Now, drug-free, I’m quite often too ill to leave my home but my mind is crystal clear. I am motivated and productive, the author and editor of a popular mental health blog that offers alternatives to psychiatry. Having been both a professional in the mental health system and a victim of the same system, I have some interesting and uncomfortable insights into the standard of care. I’m passionate about my work. I have more of a life than I ever had on drugs even while able-bodied and even though now my life is painfully limited in ways it’s hard to convey to those who’ve never experienced such illness and isolation.

In retrospect I see now how one drug led to the next. The “mood-stabilizers” which left me depressed led to the antidepressants which left me with insomnia and agitation which led to the benzos for sleep. They still didn’t get rid of the agitation which led me to the antipsychotics (which made everything worse and in fact my doc kept adding Risperdal milligram by milligram until I was on 11 mg for my akathesia which I now know is CAUSED by the Risperdal—he was treating a symptom with the very drug that was causing the symptom!! My akathisia ceased when I finally got off the Risperdal. We always called it “anxiety”, but it was akathisia.

That big cocktail of drugs left me sedated and lethargic. No surprise. The next step was stimulants. Addiction and dependence to benzos also leads one to needing more and more drug to get the same “therapeutic effect.” And so my dose continued to increase. Unfortunately I’ve learned this happens to way too many people, some of whom never even realize it. Drugs leading to more drugs leading to more drugs. And once in the trap it’s almost impossible to see clearly. To realize what is going on is difficult and perhaps sometimes impossible.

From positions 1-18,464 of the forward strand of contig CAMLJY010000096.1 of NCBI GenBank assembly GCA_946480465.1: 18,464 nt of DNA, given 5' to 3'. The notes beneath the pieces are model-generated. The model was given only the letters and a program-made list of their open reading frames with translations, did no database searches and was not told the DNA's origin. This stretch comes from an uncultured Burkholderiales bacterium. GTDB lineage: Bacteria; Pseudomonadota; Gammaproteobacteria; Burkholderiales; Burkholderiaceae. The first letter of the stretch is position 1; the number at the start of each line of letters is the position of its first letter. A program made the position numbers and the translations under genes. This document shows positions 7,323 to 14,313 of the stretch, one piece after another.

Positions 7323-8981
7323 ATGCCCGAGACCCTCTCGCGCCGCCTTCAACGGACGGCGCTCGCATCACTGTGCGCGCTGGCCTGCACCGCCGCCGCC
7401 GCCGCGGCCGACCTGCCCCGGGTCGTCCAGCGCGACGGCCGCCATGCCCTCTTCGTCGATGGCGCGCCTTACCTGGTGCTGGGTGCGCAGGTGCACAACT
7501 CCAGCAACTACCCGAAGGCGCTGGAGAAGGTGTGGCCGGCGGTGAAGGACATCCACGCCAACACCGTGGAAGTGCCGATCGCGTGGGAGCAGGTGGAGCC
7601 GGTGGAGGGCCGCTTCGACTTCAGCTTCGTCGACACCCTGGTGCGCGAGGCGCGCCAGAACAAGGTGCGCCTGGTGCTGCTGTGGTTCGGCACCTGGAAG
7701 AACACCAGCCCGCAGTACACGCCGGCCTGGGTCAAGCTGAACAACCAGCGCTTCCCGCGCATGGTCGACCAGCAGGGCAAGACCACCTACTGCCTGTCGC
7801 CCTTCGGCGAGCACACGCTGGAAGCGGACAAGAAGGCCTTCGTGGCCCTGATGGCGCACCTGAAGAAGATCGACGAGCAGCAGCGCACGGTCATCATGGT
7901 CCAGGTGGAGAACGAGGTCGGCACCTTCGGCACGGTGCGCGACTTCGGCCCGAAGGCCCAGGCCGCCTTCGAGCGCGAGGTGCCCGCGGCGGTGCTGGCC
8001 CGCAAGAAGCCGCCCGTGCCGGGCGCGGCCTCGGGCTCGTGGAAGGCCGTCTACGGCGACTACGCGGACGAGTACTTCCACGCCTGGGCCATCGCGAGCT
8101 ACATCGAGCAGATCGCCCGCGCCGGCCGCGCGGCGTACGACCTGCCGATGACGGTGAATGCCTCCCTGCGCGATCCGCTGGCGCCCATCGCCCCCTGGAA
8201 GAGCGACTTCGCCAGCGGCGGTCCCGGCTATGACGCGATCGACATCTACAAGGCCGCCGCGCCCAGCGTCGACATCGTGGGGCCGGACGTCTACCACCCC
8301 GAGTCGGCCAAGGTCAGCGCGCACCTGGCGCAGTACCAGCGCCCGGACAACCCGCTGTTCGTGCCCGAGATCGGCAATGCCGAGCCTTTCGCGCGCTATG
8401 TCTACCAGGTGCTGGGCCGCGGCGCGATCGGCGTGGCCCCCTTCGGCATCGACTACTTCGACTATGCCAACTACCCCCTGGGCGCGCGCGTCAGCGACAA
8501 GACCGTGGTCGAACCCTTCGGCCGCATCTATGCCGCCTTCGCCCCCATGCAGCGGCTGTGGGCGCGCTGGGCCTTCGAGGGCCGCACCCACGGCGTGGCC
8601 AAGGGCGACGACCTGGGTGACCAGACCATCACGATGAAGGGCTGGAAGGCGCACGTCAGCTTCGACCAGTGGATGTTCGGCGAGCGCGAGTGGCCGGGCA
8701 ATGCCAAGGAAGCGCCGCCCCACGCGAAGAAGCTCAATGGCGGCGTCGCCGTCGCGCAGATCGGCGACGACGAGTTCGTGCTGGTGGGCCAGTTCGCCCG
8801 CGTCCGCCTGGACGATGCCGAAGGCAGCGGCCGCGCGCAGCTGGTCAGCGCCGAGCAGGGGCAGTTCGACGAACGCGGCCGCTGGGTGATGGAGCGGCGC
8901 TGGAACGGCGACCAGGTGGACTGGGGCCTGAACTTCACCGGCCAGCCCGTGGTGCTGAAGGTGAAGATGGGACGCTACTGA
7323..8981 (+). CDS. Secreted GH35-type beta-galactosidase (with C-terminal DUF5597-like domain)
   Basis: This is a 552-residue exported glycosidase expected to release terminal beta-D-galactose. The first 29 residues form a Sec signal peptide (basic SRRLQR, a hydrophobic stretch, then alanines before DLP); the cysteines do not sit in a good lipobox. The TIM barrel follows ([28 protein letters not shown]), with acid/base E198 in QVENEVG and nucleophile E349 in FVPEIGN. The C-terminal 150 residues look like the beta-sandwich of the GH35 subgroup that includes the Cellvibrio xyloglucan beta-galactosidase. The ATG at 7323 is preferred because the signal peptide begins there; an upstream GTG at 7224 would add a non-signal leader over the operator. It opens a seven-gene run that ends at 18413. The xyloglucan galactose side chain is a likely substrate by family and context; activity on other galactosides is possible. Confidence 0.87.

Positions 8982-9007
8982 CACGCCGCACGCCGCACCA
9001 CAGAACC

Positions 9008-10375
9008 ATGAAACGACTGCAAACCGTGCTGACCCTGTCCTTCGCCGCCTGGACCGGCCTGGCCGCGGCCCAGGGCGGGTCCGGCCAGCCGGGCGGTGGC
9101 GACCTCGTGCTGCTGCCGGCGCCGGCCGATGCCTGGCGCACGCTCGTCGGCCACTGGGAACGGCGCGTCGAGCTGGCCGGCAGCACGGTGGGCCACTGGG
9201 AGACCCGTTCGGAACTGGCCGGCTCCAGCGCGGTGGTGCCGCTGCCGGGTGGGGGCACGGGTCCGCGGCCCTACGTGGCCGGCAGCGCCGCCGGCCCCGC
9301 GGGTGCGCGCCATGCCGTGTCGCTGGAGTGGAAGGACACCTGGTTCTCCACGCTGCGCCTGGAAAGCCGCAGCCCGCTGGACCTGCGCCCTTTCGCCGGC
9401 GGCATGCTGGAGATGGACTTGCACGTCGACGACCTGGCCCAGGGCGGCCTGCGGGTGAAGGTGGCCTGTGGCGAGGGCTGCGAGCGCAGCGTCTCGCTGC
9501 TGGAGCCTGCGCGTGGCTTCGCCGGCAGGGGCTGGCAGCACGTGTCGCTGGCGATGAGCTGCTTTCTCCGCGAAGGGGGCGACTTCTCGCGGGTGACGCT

I’ve been free of this massive cocktail of drugs for over two and half years now. The sad part is the greatest amount of suffering I’ve ever endured in my life has been a result of my body adjusting to no longer having neurotoxic drugs in my system. Medically-caused harm and a term that often sounds Orwellian to those of us who experience the protracted version: withdrawal syndrome. It totally fails to capture the grave disability some of us experience.

Still, I have not one moment of regret for having freed myself from these drugs because my mind is clear! I have a clarity of mind that is so beautiful I can cry if I spend time thinking about it. My clarity was stolen from me for almost half my life. I have it back and even impaired as I am, unable to leave the house most of the time, I am grateful.

I once made a list of the myriad insults my body and mind endured. It included over 50, mostly disabling symptoms. What is most astonishing is that I am exponentially better now and don’t experience the bulk of these symptoms anymore, but I’m still very very sick. This, again, is something very few people can conceive of. It’s mind-boggling to me as well and I’ve experienced it.